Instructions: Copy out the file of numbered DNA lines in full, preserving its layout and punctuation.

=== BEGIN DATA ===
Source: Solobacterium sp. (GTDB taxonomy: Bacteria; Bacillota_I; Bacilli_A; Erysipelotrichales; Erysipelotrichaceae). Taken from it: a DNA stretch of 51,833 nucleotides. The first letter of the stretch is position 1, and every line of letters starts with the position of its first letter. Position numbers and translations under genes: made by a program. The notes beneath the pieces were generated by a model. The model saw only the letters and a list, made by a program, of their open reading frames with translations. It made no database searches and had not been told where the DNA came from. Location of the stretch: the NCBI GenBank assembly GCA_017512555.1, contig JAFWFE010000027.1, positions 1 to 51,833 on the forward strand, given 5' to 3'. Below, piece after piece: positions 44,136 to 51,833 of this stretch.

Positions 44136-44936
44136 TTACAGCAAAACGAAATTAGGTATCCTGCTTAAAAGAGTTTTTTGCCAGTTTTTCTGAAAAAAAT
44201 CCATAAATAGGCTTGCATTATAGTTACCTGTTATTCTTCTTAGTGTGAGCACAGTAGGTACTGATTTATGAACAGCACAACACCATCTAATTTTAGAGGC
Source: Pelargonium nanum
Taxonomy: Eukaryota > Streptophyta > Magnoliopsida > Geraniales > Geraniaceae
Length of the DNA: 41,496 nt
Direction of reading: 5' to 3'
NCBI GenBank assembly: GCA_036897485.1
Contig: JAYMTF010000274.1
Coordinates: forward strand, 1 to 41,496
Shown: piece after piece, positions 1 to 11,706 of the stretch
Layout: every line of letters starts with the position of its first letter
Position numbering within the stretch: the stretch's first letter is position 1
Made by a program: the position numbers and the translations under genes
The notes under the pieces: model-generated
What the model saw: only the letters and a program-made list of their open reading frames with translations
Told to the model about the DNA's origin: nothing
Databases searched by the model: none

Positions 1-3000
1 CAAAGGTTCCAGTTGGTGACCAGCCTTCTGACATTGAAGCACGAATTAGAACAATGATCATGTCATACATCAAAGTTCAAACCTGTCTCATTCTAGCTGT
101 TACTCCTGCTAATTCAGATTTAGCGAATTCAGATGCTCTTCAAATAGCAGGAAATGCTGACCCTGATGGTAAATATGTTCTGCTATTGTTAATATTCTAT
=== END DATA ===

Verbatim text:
Source: Solobacterium sp. (GTDB taxonomy: Bacteria; Bacillota_I; Bacilli_A; Erysipelotrichales; Erysipelotrichaceae). Taken from it: a DNA stretch of 51,833 nucleotides. The first letter of the stretch is position 1, and every line of letters starts with the position of its first letter. Position numbers and translations under genes: made by a program. The notes beneath the pieces were generated by a model. The model saw only the letters and a list, made by a program, of their open reading frames with translations. It made no database searches and had not been told where the DNA came from. Location of the stretch: the NCBI GenBank assembly GCA_017512555.1, contig JAFWFE010000027.1, positions 1 to 51,833 on the forward strand, given 5' to 3'. Below, piece after piece: positions 44,136 to 51,833 of this stretch.

Positions 44136-44936
44136 TTACAGCAAAACGAAATTAGGTATCCTGCTTAAAAGAGTTTTTTGCCAGTTTTTCTGAAAAAAAT
44201 CCATAAATAGGCTTGCATTATAGTTACCTGTTATTCTTCTTAGTGTGAGCACAGTAGGTACTGATTTATGAACAGCACAACACCATCTAATTTTAGAGGC
Source: Pelargonium nanum
Taxonomy: Eukaryota > Streptophyta > Magnoliopsida > Geraniales > Geraniaceae
Length of the DNA: 41,496 nt
Direction of reading: 5' to 3'
NCBI GenBank assembly: GCA_036897485.1
Contig: JAYMTF010000274.1
Coordinates: forward strand, 1 to 41,496
Shown: piece after piece, positions 1 to 11,706 of the stretch
Layout: every line of letters starts with the position of its first letter
Position numbering within the stretch: the stretch's first letter is position 1
Made by a program: the position numbers and the translations under genes
The notes under the pieces: model-generated
What the model saw: only the letters and a program-made list of their open reading frames with translations
Told to the model about the DNA's origin: nothing
Databases searched by the model: none

Positions 1-3000
1 CAAAGGTTCCAGTTGGTGACCAGCCTTCTGACATTGAAGCACGAATTAGAACAATGATCATGTCATACATCAAAGTTCAAACCTGTCTCATTCTAGCTGT
101 TACTCCTGCTAATTCAGATTTAGCGAATTCAGATGCTCTTCAAATAGCAGGAAATGCTGACCCTGATGGTAAATATGTTCTGCTATTGTTAATATTCTAT